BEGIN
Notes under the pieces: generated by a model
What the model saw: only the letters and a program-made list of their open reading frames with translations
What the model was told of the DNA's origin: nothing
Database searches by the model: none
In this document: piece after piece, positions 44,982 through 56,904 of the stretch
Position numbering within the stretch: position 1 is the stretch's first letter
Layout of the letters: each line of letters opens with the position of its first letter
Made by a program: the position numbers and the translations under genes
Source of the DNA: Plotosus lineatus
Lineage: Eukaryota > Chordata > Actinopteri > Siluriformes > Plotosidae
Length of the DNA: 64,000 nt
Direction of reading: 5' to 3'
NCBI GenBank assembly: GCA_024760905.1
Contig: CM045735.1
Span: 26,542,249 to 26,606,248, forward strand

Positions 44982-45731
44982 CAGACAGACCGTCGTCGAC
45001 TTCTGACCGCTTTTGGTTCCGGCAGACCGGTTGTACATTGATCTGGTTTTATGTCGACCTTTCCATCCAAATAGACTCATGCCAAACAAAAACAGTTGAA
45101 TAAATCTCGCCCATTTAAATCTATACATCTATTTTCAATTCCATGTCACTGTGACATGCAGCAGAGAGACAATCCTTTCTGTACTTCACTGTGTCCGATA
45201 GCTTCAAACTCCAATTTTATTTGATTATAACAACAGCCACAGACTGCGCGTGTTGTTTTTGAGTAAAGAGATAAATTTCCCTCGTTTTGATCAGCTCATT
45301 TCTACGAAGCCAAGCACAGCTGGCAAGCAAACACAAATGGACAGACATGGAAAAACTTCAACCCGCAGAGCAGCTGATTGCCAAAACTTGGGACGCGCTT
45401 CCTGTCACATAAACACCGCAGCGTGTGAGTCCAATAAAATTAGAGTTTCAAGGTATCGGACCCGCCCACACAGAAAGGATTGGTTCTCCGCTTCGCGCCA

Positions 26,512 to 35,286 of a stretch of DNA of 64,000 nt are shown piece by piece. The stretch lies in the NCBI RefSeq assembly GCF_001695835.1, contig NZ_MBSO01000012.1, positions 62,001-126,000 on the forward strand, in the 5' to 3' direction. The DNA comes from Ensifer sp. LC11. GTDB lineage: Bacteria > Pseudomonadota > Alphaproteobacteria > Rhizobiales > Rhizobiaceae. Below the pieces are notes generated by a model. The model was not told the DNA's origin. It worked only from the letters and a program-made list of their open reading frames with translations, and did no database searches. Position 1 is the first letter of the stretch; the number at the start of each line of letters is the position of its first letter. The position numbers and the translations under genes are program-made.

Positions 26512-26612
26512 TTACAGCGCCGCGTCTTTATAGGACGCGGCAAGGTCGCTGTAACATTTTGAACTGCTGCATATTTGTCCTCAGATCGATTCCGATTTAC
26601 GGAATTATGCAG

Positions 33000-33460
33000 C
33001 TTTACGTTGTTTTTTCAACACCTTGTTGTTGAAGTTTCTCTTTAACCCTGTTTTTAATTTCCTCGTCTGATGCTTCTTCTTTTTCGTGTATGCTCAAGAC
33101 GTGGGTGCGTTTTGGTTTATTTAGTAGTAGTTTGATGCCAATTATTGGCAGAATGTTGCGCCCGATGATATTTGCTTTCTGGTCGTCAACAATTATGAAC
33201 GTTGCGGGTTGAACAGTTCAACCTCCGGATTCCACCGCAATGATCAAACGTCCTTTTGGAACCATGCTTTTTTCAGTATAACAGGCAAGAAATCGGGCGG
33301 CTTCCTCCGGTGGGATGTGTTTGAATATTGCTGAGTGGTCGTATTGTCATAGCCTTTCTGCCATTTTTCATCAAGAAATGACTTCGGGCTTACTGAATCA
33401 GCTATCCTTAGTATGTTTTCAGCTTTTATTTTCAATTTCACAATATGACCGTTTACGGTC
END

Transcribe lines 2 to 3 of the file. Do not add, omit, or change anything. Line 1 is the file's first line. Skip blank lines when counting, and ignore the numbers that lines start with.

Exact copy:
What the model saw: only the letters and a program-made list of their open reading frames with translations
What the model was told of the DNA's origin: nothing